One Thousand Days One Million Years, On Kawara's first major exhibition for an American
museum in over 15 years, will open to the public on January 1, 1993 at Dia Center for the Arts, 548 West
22nd Street, 4th floor. Devised specifically for Dia Center for the Arts, it responds to the site in New York
City, with over 1000 paintings from the "Toclay Series", all of which were executed in Manhattan between
1966 and 1992, to be shown throughout the 1993 calendar year. A different group of these works will be
installed each month. A Million Years (Past), Kawara's monumental ten volume epic, presented for the
first time in New York City will be continuously on view throughout the duration of the show. In addition,
One Millíon Years (Future), also a multi-volume work, in a new depature will be realized in the form of a
Of Japanese origin but widely regarded as a cosmopolitan artist, on account of his extensive travels, Kawara has produced several ongoing series of works in a variety of forms including telegrams, post cards, and street plans as well as paintings, to chart a life course. Fundamental to his existential stance is the affirmation of existence, as witnessed by the recording of a speciflc date at a particular place. So, for example, Kawara's paintings must be concluded within a single day, the day whose date is represented in the language and according to the grammatical conventions of the country in which he happened to be present. Hand-made cardboard boxes which house these paintings typically contain a newspaper clipping from the city in which the artist executed the work, testimony to the historical context in which it was generated.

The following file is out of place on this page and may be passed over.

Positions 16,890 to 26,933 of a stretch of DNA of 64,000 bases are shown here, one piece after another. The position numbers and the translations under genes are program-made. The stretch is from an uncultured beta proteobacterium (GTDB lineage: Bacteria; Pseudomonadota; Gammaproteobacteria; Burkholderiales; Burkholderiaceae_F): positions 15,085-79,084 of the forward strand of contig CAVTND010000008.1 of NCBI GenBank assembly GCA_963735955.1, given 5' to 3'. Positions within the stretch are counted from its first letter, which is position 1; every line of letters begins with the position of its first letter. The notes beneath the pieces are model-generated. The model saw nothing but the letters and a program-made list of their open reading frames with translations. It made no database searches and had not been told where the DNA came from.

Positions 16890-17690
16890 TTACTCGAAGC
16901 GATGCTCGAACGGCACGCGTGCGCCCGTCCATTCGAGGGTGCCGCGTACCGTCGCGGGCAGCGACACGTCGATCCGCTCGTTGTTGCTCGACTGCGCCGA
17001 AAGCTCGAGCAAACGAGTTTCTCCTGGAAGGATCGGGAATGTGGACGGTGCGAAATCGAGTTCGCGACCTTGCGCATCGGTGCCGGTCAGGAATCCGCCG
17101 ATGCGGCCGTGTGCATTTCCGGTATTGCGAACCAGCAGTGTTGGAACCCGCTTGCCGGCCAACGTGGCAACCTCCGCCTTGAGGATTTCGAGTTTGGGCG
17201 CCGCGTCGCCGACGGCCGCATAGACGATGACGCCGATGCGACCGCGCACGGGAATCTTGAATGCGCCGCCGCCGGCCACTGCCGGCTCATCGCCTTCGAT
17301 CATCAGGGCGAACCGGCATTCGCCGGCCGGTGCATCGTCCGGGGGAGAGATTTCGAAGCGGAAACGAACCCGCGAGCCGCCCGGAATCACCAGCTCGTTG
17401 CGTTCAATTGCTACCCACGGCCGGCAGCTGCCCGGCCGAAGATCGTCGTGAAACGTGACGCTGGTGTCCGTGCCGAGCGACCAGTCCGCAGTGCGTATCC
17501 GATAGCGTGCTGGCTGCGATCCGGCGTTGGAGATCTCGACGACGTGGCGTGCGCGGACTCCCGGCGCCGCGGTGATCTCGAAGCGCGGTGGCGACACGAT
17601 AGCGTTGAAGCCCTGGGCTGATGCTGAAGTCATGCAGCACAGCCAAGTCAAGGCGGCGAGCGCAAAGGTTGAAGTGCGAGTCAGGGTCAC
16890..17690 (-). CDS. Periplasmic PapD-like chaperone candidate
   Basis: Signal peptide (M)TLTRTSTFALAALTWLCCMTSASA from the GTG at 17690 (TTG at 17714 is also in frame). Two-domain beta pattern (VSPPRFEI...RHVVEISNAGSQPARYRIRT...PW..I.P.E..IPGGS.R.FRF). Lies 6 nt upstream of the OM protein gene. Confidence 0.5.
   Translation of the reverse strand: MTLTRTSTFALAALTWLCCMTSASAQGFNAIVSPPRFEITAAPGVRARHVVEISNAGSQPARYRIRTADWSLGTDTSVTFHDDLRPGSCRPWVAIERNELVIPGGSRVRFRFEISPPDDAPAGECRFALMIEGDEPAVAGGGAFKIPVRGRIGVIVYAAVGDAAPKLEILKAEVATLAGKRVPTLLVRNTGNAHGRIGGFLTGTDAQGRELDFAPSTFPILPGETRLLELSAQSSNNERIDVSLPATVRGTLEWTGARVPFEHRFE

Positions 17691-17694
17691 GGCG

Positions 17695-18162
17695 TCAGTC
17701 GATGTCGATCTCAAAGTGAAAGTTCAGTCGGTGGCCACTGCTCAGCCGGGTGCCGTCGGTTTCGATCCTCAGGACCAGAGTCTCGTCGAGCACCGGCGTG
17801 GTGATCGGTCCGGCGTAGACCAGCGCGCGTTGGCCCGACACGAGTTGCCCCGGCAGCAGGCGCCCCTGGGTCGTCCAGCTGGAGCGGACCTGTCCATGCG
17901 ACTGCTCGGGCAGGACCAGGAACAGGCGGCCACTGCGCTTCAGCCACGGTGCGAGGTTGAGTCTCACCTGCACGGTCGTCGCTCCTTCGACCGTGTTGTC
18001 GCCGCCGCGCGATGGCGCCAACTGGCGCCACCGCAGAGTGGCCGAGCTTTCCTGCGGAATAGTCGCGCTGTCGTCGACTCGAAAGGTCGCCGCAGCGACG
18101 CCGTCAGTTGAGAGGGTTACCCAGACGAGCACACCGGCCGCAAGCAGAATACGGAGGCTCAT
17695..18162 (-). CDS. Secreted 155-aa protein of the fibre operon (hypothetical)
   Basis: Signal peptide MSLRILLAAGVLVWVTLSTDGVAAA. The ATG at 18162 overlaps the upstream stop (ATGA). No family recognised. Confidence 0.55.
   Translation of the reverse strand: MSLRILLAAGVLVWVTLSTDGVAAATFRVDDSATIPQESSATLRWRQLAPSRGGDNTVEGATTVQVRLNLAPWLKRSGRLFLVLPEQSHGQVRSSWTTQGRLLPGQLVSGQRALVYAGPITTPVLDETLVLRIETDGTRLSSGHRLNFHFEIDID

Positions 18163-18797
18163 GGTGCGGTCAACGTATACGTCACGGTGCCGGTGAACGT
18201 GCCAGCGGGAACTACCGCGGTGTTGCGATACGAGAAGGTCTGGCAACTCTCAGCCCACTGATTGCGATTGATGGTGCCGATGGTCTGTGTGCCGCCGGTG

Since the early 1970s Kawara's work has been shown widely in Europe and later, in America, Japan and elsewhere. Several comprehensive exhibitions of his work have recently been organized, including On Kawara: Date Paintings in 89 Cíties, curated by the Boymans-van Beuningen Museum in Rotterdam, this show is now travelling in the U.S., with upcoming stops at the Museum of Fine Arts in Boston (Nov. 21,1992-Feb.7,1992); and the San Francisco Museum of Modem Art, (Feb. 25-April 11, 1993). In 1991, On Kawara was awarded the prestigious Camegie Prize and in 1992 he received the Aachen Prize. The exhibition will close for the summer on June 20, but will reopen in September to continue and continue to December 31, 1993, Hours are Thursday through Sunday, 12 noon to 6pm.
Funding for this project has been provided by the Dia Art Council, the major annual support group of Dia Center for the Arts, and the Dia Art Circle. Support for the 1992-93 exhibitions program has also been provided through a generous grant from The Andy V/arhol Foundation for the Visual Arts, Inc.
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